Thursday, June 16, 2016

Setting the World on Fire

A reflection on the readings for June 16, 2016.

Sirach 48:1-14
Psalm 97
Gospel of Matthew 6:7-15

In this mornings first reading we see a list of all the amazing things that Elijah and Elisha did in their earthly lifetimes.  From raising to dead to controlling the elements, we see these men of God were truly endowed with the Spirit of the Most High.  Elijah was of course taken up in the fiery chariots into Heaven and Elisha even continued to perform miracles after his death.  We as Catholics believe that to be a sign that the person has gone on into Heaven with God.   That's why we name those who have been shown with much evidence to have miracles attributed to their names as Saints.

The thing is Christ said that not only would we do the works that he did, but that if we truly believe we will do even greater things. (John 14:12-14)   That whatever we ask, no matter what the task, it will be done.  Of course we know that it requires us to be asking in the right Spirit, to be asking for something which is God's will.  How though can we expect to be transformed into living Saints?  Men and women capable of things beyond ourselves?  Images of Christ himself walking among the population of the world, changing our own environments.

In the Lord's prayer, which we pray at every Mass, we ask for our daily bread.  This of course has the connotation of being cared for, right?  Just as the scriptures remind us that we are more valuable than a flower or a bird, they also remind us that God will provide us for our needs.   So, yes, we ask for food to get us through the day.   The word there, though, in the original language does not say exactly daily, as much as 'super substantial bread.'   Give us this day the bread that is beyond bread, the bread of which it's substance is more than just bread.  The bread that feeds us, that makes us grow.  The bread that does not get consumed by our body to make it part of us, but rather consumes us and makes us part of it!  That's right, the Eucharist.

Christ calls us to be more.  He himself comes to us in the form of our most basic of needs, food and drink.   He then begins to transform us through Communion, through the Eucharist, into himself.   He gives us the power to become living Saints.  We have to be ready though, we have to accept that grace and allow it to transform us.  What does that look like?   What examples do we have of those who have been transformed?  That's why the Church gives us a Canon of Saints.  These are the men and women who it is clear from examining their lives and the miracles around them, are already in Heaven.  Just like Elijah and Elisha, the Saints are those who have lived lives that shout out to God's Spirit living in them, and even after death have been shown to have miracles associated with them.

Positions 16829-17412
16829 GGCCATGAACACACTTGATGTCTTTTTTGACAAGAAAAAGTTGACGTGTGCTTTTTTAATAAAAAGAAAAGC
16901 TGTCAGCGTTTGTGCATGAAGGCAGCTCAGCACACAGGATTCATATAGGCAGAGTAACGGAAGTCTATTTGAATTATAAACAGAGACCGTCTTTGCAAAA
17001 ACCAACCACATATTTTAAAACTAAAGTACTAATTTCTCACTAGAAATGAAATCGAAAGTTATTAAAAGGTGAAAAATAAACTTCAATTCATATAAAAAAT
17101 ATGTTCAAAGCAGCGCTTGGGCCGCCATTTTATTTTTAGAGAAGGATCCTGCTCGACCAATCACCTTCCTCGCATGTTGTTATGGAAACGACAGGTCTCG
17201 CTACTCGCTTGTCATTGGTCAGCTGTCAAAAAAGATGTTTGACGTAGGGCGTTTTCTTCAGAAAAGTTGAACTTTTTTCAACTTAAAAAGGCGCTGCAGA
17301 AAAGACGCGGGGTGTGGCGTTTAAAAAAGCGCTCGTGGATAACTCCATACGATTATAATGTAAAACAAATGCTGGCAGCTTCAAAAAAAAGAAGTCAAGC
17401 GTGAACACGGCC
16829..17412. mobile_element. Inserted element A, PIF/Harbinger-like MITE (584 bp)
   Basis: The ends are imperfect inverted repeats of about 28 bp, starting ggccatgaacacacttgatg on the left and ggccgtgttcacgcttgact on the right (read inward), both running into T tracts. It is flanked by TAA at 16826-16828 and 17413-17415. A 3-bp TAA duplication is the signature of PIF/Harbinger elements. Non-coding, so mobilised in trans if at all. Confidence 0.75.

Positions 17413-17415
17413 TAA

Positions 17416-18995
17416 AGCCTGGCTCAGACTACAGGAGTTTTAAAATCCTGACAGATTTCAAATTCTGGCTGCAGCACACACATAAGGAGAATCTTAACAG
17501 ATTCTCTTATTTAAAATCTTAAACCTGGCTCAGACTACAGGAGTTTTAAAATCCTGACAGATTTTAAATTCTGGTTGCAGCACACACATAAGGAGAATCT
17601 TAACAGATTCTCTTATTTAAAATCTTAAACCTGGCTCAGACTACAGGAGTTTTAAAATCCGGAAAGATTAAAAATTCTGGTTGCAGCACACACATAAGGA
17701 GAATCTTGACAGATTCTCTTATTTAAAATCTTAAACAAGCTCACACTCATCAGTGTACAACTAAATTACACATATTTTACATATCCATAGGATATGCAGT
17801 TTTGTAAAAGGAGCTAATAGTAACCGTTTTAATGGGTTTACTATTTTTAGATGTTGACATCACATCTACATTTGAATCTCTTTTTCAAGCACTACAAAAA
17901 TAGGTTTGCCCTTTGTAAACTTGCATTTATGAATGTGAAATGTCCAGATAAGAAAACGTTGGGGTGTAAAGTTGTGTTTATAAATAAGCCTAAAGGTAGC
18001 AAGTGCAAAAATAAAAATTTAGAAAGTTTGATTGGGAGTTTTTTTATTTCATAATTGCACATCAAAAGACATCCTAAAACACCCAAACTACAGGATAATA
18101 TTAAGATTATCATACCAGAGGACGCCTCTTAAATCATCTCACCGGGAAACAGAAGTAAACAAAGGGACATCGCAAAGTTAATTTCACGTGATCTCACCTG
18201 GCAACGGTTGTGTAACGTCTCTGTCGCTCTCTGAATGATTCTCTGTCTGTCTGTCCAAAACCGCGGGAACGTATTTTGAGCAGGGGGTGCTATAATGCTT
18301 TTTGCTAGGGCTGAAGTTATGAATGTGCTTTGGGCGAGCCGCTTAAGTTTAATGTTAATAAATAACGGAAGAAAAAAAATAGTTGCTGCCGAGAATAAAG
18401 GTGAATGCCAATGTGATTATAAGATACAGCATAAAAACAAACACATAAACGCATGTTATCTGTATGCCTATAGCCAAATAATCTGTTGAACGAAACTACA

One of those men was Saint Padre Pio, who was canonized on this day in the year 2002.  Padre Pio was known to do many miraculous things.  From bi-location (being in two places at once) to seemingly being able to see into another persons heart and soul.  He would often tell people in the confessional that they forget "this" sin and then proceed to tell them what it was.  Can you imagine that?  Being reminded of something that the other person has no earthly way of knowing?   Yeah, that would be a powerful moment.  He also received the stigmata, the wounds of Christ in his physical body.  From levitation to clairvoyance, Padre Pio shows us what being filled with Christ's Spirit can look like here on earth.

Now, of course each of us is called to a different station in life.  Some of us might not be Capuchin Friar's like Padre Pio, nor able to hear confessions.  The thing is, Jesus also reminds us that miracles were not His primary mission.  Rather He was sent to bring forgiveness.   Padre Pio offered this in the Sacrament of Reconciliation.  It should not surprise us at all that miracles happen in that sacred, Sacramental encounter with Christ.  What is more miraculous than the Prodigal Son returning or the one lost sheep being found?   The angels rejoice when we enter that Sacrament and confess before God himself and ask for forgiveness.  How often do we fail to see the beauty and need of that?  The most powerful part of it is though, that when we leave there we are challenged to take that into the world.

One of my local confessors always has the same penance for me.  "Pray for those you have hurt."  That's a powerful moment.  Even though someone else might be completely unaware of the thoughts or anger I've had toward them, Christ asks me in the confessional to pray for them.  Prayer is a moment that doesn't just change or effect things, but also changes and effects me.  It is a moment for me to bring about that other part of the Lord's prayer, "Thy will be done on earth as it is in heaven."  Yes, prayer is a moment for me to bring God's will into my life and to open myself to the grace that can change me into a Saint.  It's not something we aim for just after this life, but something we should be aiming for right now... Where to start?  By going into the world and offering them forgiveness.  The same forgiveness we receive in the Sacraments.  What miracle could be more powerful than that?   Can you imagine if the entire world were 'infected' with the forgiveness and love of the Father?  What can I do? I'm just one person?  Remember, it only takes a pebble to start an avalanche.   Are you ready to be God's whirlwind of flame to set fire to the world?

His servant and yours,

"He must increase, I must decrease."